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PlanetSave, 12 Jul 05

Singapore opens fourth recycling plant to turn sewage into water
Written by AP

Today Online, 13 Jul 05
Newater at lower prices in the future
by Jasmine Yin

INDUSTRIES in Jurong, Tuas and Jurong Island will be able to use Newater when Singapore's fourth and largest Newater factory at Ulu Pandan is completed next year.

The Ulu Pandan Newater factory designed, owned and to be built and operated for 20 years by Keppel Integrated Engineering (KIE) will have a daily production capacity exceeding the total amount of treated used water now produced by all three Newater factories at Bedok, Kranji and Seletar.

Mr Raymond Lim, Minister at the Prime Minister's Office and Second Minister for Finance and Foreign Affairs, was at yesterday's foundation-laying ceremony. He said the latest factory would, by leveraging on the experiences of the first three factories, lower production costs through the economies of scale, productivity gains and more competitive membrane technologies. This means Newater customers will be able to enjoy reduced prices.

As a private sector player, KIE will also have the flexibility to innovate and add value. Mr Lim gave the assurance that Newater quality would not be compromised as the Public Utilities Board would work closely with KIE.

PlanetSave, 12 Jul 05
Singapore opens fourth recycling plant to turn sewage into water
Written by AP

SINGAPORE (AP) Singapore on Tuesday opened its fourth recycling plant designed to turn sewage into water, as part of the water-scarce island nation's move to self-sufficiency. The plant in Ulu Pandan, just outside the Central Business District, is the largest in the country and will supply water for downtown business air conditioners by 2006, Junior Finance Minister Raymond Lim said at its opening.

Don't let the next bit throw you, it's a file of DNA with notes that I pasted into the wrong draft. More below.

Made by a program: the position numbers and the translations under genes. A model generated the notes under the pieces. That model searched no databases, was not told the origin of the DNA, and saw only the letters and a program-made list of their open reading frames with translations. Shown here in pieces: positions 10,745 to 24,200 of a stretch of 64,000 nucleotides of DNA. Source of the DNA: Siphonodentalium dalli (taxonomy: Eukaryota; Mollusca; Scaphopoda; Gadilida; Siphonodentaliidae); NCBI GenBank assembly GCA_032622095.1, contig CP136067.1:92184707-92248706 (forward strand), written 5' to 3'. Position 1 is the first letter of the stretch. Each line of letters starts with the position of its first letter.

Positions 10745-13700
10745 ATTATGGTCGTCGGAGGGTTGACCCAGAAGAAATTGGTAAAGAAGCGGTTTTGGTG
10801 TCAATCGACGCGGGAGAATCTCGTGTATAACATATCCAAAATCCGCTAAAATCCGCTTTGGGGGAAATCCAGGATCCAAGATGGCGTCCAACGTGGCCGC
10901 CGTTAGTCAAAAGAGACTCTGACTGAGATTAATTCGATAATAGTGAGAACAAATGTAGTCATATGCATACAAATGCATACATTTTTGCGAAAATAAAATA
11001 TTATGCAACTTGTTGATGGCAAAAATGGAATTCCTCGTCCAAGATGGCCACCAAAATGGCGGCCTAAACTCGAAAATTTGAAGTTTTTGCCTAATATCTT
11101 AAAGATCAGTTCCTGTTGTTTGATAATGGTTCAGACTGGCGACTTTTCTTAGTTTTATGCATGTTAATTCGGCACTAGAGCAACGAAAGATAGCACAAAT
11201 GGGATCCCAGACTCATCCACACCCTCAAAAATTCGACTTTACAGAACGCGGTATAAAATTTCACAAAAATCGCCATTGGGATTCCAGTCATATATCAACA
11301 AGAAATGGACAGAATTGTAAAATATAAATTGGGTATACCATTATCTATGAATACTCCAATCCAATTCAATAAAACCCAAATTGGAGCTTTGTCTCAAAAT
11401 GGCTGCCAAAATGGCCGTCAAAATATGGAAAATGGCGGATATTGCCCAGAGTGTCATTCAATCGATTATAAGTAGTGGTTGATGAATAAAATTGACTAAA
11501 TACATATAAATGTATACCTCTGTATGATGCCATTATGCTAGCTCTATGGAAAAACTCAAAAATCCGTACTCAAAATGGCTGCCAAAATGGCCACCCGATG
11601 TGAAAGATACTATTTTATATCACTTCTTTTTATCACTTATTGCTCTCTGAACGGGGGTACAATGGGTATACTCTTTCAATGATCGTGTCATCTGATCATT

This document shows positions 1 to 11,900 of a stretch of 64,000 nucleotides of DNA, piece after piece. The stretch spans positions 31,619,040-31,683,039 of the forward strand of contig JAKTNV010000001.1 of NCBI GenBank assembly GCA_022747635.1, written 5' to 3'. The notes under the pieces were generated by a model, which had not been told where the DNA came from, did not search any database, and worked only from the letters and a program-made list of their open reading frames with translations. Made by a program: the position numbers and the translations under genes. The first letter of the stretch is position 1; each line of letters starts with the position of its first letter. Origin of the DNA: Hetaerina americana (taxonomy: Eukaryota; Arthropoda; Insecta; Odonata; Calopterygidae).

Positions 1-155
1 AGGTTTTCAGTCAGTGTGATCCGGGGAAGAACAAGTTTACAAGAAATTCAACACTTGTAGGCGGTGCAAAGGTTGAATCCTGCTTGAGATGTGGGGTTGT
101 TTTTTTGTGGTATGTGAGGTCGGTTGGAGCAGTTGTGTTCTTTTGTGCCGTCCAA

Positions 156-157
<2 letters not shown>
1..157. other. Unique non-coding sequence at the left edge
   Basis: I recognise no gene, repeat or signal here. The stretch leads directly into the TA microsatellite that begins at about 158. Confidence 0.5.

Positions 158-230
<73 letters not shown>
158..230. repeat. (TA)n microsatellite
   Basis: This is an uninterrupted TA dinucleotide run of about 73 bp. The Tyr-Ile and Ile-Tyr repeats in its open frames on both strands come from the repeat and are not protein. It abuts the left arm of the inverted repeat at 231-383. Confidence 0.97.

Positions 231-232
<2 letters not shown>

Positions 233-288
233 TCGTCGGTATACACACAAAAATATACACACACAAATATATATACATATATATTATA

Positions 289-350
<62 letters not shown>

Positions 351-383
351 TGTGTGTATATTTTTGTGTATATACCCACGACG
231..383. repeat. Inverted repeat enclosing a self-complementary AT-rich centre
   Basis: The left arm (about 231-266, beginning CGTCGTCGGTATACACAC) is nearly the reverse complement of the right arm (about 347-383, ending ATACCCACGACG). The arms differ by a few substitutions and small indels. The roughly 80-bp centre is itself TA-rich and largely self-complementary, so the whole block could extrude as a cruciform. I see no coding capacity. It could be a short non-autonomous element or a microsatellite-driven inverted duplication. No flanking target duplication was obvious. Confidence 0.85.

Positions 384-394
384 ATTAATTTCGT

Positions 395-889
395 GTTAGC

No further details on the plant's capacity were provided.

Singapore, which has for decades been largely reliant on neighboring Malaysia for its water, has made self-sustainability one of its national priorities since a recent breakdown in talks over water imports. The first of its water import deals with Malaysia ends in 2011.

Separately, the country's environment minister, Yaacob Ibrahim, said Monday the administration was looking to turn 90 percent of the entire island into fresh water catchment areas.

Both Lim and Yaacob said there was a need to get Singapore's 4.2 million citizens to conserve and appreciate their water sources. ``The intention is to get more people closer to water, to build a relationship with it so that they will regard the reservoirs as a resource to cherish,'' Yaacob said.

Related articles on Singapore: water issues and Singapore: reduce, reuse, recycle
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